California’s Suicide Attempt, Part 7: Bag It!

Ho do you wreck one of the most beautiful cities in the world? Simple: turn it over to “progressive” government.

The latest out of San Francisco is this cheery story (avert your gaze now if you’re squeamish about raw sewage):

’20 pounds of human waste’ dropped on San Francisco street corner

A foul odor permeated from a massive bag of human excrement sludge left on a street corner in San Francisco’s Tenderloin district Saturday.

The horrendous smell and sight quickly gained notoriety when a Reddit user posted a screen shot of a report made to San Francisco’s Citizen app for identifying crimes.

“Twenty pounds of feces dumped onto sidewalk,” the report called out. Nancy Alfaro, a spokesperson for 311, says three reports of the human waste at the corner of Cedar and Polk were made to the city’s customer service number and app on Saturday. “The customers did report a large amount of waste,” Alfaro says. “It was sent to Public Works.”

Alfaro says while reports of human waste are common, this large of an amount is “not typical.” She “has no idea” why the bag was left in the neighborhood.

Reports of human waste are “common.” Let that, um, sink in for a bit. Meanwhile, “progressive” government has consequences, such as a major trade group deciding to bag its plans to hold future meetings in such a s—hole city:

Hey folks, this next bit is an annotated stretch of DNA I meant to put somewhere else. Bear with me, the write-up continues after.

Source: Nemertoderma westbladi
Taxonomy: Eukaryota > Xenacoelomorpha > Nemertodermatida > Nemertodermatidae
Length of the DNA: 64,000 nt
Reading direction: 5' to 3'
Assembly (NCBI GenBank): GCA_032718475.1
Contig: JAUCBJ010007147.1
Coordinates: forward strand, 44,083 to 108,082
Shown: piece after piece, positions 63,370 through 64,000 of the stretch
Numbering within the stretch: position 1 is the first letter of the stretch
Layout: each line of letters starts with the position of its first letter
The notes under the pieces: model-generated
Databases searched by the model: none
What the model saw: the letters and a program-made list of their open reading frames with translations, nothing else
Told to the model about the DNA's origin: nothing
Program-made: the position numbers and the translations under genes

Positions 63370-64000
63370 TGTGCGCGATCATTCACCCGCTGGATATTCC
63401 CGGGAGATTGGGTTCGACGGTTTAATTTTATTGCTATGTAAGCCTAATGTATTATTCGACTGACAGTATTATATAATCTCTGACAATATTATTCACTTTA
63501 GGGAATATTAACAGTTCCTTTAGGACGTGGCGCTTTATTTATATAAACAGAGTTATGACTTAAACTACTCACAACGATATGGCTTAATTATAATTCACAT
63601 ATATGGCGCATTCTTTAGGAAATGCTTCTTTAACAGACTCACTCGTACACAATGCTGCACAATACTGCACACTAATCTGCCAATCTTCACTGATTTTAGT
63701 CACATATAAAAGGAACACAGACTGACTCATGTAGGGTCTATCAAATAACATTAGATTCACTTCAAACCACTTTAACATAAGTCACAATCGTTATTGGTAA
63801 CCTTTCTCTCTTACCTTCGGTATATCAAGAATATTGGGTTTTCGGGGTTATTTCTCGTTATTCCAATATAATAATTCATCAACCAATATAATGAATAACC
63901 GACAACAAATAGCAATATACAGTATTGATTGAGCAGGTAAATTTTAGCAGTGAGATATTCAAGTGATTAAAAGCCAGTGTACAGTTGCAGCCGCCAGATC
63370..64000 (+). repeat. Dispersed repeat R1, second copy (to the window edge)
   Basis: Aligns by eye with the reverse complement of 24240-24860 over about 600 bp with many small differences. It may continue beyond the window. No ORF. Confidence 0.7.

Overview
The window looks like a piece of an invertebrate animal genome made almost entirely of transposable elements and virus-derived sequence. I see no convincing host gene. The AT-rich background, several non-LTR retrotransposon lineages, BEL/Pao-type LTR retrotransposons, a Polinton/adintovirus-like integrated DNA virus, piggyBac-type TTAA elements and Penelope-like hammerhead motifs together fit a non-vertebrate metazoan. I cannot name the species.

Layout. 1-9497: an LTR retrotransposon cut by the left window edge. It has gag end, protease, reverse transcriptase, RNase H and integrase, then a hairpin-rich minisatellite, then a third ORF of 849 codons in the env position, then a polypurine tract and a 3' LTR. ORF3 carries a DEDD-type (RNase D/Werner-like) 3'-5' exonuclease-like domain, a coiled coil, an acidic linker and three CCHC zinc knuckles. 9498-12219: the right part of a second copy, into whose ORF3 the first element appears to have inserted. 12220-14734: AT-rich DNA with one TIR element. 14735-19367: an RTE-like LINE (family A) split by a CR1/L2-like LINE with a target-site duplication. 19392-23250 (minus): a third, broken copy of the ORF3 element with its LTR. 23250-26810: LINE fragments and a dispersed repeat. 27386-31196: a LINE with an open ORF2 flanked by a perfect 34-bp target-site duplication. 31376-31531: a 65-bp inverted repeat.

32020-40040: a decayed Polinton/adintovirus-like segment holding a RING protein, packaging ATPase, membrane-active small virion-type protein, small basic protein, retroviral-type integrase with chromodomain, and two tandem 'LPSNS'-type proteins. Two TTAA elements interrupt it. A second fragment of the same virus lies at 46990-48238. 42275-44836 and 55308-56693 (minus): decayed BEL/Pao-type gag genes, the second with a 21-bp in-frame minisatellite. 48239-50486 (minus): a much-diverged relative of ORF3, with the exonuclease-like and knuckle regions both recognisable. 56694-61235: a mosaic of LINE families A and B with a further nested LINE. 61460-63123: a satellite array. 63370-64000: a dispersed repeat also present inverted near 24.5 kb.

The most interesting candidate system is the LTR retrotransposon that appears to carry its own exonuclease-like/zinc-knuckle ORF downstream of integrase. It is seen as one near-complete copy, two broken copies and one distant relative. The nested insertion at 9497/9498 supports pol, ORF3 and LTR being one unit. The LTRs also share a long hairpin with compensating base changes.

SF’s appalling street life repels residents — now it’s driven away a convention

In a move that is alarming San Francisco’s biggest industry, a major medical association is pulling its annual convention out of the city — saying its members no longer feel safe.

“It’s the first time that we have had an out-and-out cancellation over the issue, and this is a group that has been coming here every three or four years since the 1980s,” said Joe D’Alessandro, president and CEO of S.F. Travel, the city’s convention bureau.

D’Alessandro declined to name the medical association, saying the bureau still hopes to bring the group back in the future.

As a rule, major conventions book their visits at least five years in advance. So when D’Alessandro and members of the hospitality industry hadn’t heard from the doctors about re-upping, they flew to the organization’s Chicago headquarters for a face-to-face meeting with its executive board.

And with good reason: The group’s annual five-day trade show draws 15,000 attendees and pumps about $40 million into the local economy.

“They said that they are committed to this year and to 2023, but nothing in between or nothing thereafter,” D’Alessandro said. “After that, they told us they are planning to go elsewhere — I believe it’s Los Angeles.”

In the meanwhile, D’Alessandro said, the rumbling of discontent continues from a number of conventions — “even from local tech companies who hold some of our biggest annual events.”

Pretty clear the unnamed “major medical association” in question is the American Medical Association, since it is based in Chicago. I wonder why the reluctance to report this, on either side of the story?

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